Tempus Work Environment and Risk Solutions, Concord, NH
Over the last two months I worked at Tempus Risk under Gary Lavoie and John May ’84. Tempus provides advocacy- based services for injured workers navigating the Workers’ Comp process. I supplied technical skills in order to aid the data analysis process. My work initially involved data cleaning and data visualization using a software called Domo. I built multiple different dashboards each customized for Tempus’s different stakeholders. As the internship progressed, I began to engage in self-created projects. I am a mathematics and physics major and am interested in pursuing a degree in data science. Most of my Williams coursework has been highly theoretical, so I used this opportunity to teach myself the basic applied skills of data science. Such efforts involved learning Pandas and basic machine learning libraries. To my surprise the hardest part of this work was not implementing the machine learning algorithms themselves, but instead building all the pipelines and experimentation processes that had to be constructed around them. My main goal was to try and predict the duration of disability for injured workers. Through trial and error and reading lots of online blog posts, I was able to fine tune the model to use and metrics to plug in.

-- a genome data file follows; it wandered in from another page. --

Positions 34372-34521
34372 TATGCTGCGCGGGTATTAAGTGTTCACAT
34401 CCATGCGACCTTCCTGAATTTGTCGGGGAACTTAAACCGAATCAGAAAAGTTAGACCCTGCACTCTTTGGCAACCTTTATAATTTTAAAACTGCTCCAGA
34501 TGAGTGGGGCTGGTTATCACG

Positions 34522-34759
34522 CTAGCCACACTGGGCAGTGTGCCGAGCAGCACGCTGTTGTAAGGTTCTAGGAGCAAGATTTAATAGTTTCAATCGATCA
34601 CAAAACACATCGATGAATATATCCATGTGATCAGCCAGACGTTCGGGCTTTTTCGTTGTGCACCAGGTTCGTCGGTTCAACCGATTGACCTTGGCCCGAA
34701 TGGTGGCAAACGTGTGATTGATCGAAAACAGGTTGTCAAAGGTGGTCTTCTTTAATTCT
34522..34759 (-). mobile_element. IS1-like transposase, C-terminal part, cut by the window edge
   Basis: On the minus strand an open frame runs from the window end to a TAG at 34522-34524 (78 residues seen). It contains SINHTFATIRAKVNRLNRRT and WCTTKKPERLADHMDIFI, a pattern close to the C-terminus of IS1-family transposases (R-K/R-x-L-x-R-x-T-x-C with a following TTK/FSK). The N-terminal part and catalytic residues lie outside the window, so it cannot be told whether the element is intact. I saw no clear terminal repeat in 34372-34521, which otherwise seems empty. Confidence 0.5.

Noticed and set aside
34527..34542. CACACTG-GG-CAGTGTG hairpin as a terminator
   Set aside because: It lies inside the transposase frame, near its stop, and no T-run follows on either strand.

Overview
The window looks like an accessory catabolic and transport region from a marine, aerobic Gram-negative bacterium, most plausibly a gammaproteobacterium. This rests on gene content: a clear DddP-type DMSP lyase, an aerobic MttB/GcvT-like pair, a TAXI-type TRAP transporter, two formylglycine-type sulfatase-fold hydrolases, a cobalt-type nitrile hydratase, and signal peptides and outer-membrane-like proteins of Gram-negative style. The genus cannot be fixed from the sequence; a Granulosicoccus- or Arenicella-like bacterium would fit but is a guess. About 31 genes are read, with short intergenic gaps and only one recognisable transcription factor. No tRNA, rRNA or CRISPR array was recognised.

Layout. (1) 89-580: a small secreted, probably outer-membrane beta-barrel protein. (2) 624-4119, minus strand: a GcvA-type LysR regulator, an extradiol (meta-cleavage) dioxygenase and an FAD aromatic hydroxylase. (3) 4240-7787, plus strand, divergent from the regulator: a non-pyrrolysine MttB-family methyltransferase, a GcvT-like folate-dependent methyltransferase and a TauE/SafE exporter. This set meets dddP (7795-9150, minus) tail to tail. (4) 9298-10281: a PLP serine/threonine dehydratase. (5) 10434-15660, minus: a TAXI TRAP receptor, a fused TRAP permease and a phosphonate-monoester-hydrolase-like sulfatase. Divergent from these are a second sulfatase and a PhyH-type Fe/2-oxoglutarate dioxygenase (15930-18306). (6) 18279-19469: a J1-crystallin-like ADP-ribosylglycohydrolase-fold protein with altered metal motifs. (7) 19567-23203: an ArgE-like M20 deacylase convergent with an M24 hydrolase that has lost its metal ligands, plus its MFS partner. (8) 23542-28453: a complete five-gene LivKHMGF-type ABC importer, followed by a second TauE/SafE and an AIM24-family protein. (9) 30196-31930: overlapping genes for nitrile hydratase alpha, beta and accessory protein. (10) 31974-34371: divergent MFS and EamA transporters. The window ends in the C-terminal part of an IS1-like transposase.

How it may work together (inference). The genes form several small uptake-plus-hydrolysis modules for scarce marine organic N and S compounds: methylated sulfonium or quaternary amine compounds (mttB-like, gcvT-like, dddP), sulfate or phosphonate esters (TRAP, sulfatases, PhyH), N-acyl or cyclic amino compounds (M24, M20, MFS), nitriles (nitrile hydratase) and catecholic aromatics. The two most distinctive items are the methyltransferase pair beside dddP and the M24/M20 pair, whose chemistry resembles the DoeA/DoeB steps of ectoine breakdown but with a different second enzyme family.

Because Tempus is only a seed level startup, I was the sole full-time contributor on the tech team. It was my job to interpret my supervisors’ vision and engineer a product that would fulfill their goals. Such a position required me to have both a high level of creativity and a willingness to push back against certain design decisions. These discussions arose primarily about the utility we could squeeze out of our current dataset and the long-term tech structures.
My time at Tempus has increased my enthusiasm for applied mathematics and I am very eager to take Computational Biology in the fall. I also am now planning to take a course in statistics and extend my education of computer science. Tempus affirmed my plan to pursue a graduate degree in data science and I am more interested than ever in the theoretical underpinnings of the field. It was amazing that I could implement a clustering algorithm in only a few lines of code, but I now want to learn the mathematical mechanics fueling the model. Such an interest aligns with my eagerness to help build impactful real-life applications and my love for theoretical coursework. I will continue to work with Tempus throughout the academic year, albeit in a limited capacity. The team was a great source of mentorship, and I am excited to see what they will be able to build in the coming months. Just around the start of school, Tempus will be having an official launch party, and I will be able to meet the team in person for the first time.
I would like to thank Ashesh ’92 and Louise Shah and the ’68 Center for providing such an amazing and enlightening internship experience. I cannot wait to see what my future with Tempus and in data science will hold.